Curious about the negative effects of employee monitoring?
Technology has empowered companies to monitor employee performance and behavior in several sophisticated ways.
There are tons of workplace monitoring solutions available on the market today, from surveillance cameras to productivity tracking software.
And while employee monitoring sounds inviting for companies, the monitoring process is actually complicated due to ethical policies, privacy issues, and employee perceptions.
But don’t worry!
In this article, we’ll tell you everything you need to know about the negative effects of employee monitoring and how you can reduce the impact of those negative effects.
This article covers:
(click on the links to jump to a specific section of the page)
- What Is Employee Monitoring?
- What Are The Negative Effects Of Employee Monitoring?
- How To Reduce The Negative Effects Of Employee Monitoring?
- What Are The Benefits Of Employee Monitoring?
Let’s get started.
What is employee monitoring?
Employee monitoring is any form of workplace surveillance that allows businesses to track employee activity and monitor their engagement at work.
While you can do monitoring through CCTV cameras, internet monitoring tools, GPS trackers, etc., the most common form of employee monitoring is through monitoring software.
Employee monitoring software offer features like website tracking, keylogging, and video surveillance, which allows employers to:
- Measure employee productivity.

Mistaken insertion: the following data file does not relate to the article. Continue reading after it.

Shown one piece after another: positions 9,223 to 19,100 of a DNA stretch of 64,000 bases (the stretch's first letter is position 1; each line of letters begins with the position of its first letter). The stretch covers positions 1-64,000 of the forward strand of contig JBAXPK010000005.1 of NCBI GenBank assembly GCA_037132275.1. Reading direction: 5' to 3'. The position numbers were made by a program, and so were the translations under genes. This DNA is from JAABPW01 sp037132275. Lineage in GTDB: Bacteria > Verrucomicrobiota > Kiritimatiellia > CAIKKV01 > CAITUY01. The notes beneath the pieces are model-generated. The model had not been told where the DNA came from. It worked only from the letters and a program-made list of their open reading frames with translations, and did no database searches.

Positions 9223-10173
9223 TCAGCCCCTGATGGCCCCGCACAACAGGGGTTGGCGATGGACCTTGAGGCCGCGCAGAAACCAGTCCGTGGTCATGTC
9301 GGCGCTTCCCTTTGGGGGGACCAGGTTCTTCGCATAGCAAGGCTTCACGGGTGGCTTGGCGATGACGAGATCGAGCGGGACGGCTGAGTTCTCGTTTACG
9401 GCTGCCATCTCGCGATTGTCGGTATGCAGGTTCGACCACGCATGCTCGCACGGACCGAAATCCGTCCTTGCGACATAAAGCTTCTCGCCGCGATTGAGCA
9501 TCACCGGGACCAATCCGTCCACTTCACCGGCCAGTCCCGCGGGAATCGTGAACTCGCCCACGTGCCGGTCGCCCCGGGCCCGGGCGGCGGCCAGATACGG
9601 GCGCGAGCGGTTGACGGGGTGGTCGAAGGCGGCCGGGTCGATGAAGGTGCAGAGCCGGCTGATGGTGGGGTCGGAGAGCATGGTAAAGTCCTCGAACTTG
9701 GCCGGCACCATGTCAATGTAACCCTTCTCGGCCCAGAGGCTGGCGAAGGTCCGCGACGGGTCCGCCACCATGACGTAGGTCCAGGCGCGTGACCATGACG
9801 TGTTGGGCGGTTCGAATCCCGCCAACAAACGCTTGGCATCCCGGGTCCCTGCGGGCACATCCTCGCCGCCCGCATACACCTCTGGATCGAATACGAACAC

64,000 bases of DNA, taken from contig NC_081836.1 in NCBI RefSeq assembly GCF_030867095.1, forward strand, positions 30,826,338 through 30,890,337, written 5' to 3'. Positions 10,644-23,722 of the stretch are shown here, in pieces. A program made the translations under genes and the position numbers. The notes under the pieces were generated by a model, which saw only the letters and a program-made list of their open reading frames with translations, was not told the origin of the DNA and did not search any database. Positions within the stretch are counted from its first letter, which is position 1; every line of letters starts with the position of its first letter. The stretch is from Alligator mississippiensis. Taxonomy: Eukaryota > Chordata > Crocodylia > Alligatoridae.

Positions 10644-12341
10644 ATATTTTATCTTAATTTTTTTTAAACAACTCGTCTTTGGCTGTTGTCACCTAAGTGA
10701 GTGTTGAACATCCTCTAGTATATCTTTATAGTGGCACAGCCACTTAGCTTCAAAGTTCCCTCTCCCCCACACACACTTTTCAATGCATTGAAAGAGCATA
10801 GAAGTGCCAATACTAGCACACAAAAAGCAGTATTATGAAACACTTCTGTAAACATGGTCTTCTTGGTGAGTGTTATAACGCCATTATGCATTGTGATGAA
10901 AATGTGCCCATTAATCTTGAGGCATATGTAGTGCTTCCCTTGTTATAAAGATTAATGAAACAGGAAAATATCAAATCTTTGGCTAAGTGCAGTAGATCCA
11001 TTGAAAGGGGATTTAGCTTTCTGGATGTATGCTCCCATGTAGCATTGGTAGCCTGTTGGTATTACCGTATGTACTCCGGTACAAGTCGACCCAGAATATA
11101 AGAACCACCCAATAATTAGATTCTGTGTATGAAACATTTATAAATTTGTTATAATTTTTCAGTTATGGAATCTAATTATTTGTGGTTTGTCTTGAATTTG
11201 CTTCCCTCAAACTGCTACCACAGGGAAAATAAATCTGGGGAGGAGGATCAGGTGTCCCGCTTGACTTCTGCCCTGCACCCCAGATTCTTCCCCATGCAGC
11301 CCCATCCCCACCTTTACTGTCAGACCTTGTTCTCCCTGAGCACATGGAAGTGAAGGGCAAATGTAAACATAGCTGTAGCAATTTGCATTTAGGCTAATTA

- Track attendance and leaves.
- Secure sensitive company data.
- Collect proof of hours worked, etc.
What are the negative effects of employee monitoring?
Most companies use workplace surveillance to improve worker productivity, prevent theft, and increase security.
However, with the advantages of monitoring come a host of negative effects, some of which can be harmful to a business.
Let’s take a look at them:
1. Reduced trust level of the company
Very often, what companies gain in productivity through monitoring solutions is lost in engagement and trust.
An invasive employee monitoring system might send employees a signal that their employer doesn’t trust them enough to do the job.
The fear of constantly being watched and evaluated by their managers creates a lack of trust and resentment between the employers and employees.
2. Privacy invasion
Employee surveillance often opens the door to a serious invasion of privacy in the workplace, which can be degrading and unlawful for the employees.
For instance, it’s not a good idea to track your employee’s internet usage during break hours — especially when they’re browsing social media.
Employers can also create a potentially legal situation if they set up surveillance cameras in restrooms and other private areas of the office.
Employees expect a certain level of workplace privacy in these places.